What university students imagine when they hear Erasmus is a semester spent at a university abroad, travelling around the country and meeting new people. This is what the students of the University of Pardubice hoped to do when they went on their Erasmus stays in January, having no idea at that time how coronavirus would interfere with their plans.
“No way did I imagine a semester like that. When I went to Greece, coronavirus was already on the agenda, but I did not imagine an outcome like the actual one,” says Veronika Pávová, one of such students. Students had only a few weeks to enjoy their host country before the outbreak of the epidemic, which prevented them both from travelling and studying.
SEEING THE ALPS AND THAT’S IT
“In mid-February I went to the Alps. At that time, no one knew that was the actual epicenter,” says Vojtěch Dyntera of the Faculty of Transport. His Erasmus stay was in Italy, but he spent most of the time locked in a flat. Even though the situation in Italy was difficult, he decided to stay there to prevent the two-week quarantine at his parents’ place. “I did not want to expose my parents to any risk,” explains Vojtěch.
Erasmus in the Times of Coronavirus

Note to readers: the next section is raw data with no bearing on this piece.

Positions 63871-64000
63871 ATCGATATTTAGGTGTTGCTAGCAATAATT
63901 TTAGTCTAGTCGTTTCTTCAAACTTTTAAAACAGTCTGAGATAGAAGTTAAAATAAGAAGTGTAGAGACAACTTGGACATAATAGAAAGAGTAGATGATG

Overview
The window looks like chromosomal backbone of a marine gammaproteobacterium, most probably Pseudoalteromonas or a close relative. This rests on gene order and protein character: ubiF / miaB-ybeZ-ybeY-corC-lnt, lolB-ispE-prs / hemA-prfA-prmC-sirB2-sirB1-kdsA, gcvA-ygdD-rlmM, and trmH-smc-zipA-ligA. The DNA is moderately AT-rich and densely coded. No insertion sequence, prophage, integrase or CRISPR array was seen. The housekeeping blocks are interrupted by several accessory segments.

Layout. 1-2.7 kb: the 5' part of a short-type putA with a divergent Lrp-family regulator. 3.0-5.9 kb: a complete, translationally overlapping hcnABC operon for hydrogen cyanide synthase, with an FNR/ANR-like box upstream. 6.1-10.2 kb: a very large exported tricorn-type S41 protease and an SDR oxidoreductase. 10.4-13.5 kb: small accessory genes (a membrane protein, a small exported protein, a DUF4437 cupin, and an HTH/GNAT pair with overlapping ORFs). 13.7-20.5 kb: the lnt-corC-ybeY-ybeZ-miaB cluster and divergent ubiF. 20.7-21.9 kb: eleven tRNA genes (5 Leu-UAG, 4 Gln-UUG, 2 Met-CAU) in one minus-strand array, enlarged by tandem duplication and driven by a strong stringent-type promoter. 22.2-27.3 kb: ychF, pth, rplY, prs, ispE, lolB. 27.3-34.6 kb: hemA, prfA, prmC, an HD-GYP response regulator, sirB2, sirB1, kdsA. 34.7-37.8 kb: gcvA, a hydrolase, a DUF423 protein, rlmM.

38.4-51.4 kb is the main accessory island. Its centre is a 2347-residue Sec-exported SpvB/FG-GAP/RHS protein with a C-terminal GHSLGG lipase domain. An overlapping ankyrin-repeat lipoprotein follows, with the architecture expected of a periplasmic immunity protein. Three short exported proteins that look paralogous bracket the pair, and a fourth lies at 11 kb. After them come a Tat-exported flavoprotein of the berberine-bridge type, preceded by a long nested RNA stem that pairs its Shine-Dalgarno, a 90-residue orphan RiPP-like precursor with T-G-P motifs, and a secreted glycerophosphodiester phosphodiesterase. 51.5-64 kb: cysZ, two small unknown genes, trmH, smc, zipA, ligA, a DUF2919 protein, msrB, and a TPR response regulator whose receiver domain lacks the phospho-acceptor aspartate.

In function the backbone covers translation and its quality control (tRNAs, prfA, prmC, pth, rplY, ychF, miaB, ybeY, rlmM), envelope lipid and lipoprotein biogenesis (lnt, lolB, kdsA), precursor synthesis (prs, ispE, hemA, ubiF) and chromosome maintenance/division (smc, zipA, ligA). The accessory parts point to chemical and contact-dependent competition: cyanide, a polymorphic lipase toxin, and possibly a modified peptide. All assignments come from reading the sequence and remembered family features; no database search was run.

Another student who decided not to come back was Petr Jelínek, one of the reasons being the fact that there was a lot of uncertainty as to how the semester would continue. “In the Czech Republic, I would have to join classes in mid-semester, which I wanted to avoid. Moreover, there was a risk that we would need to return the financial support,” says Petr, who is in Turkey.
After the outbreak, the students basically did not go to the university, since the classes went online.
“I could only leave my home to do the shopping, and I needed a self-certification form, which I had to produce at a police checkpoint,” explains Vojtěch Dyntera.
The students have already sat for them exams online, but they are still abroad and wait to be able to come home. “Our city is locked and we are not allowed to leave it. I did have a chance to fly back home, but I could not get to the airport,” says Petr Jelínek. I want to use the remaining days to get to know the city a little bit.
International students who have come to the Czech Republic share the feelings of their Czech peers abroad. “I was indeed worried when leaving for the Czech Republic, but I was told that I was not heading to China, so all would be fine,” says Liubov Kudlai from Ukraine. After the outbreak, she wanted to go home, but she thought it unsafe to spend time at the airport. “I felt more comfortable staying in Pardubice, a small and pleasant city, where I felt safe,” adds Liubov.
She devoted the time she was forced to spend in her flat to on-line study and doing exercise, and now she uses the chance to get to know the surroundings. “I go to the Na Špici park and to cafés, which I could not do before,” says Liubov. She also plans to get on a train and visit other places. “I will be heading home soon and it would be a pity not to get to know such a lovely country as the Czech Republic is,” says Liubov.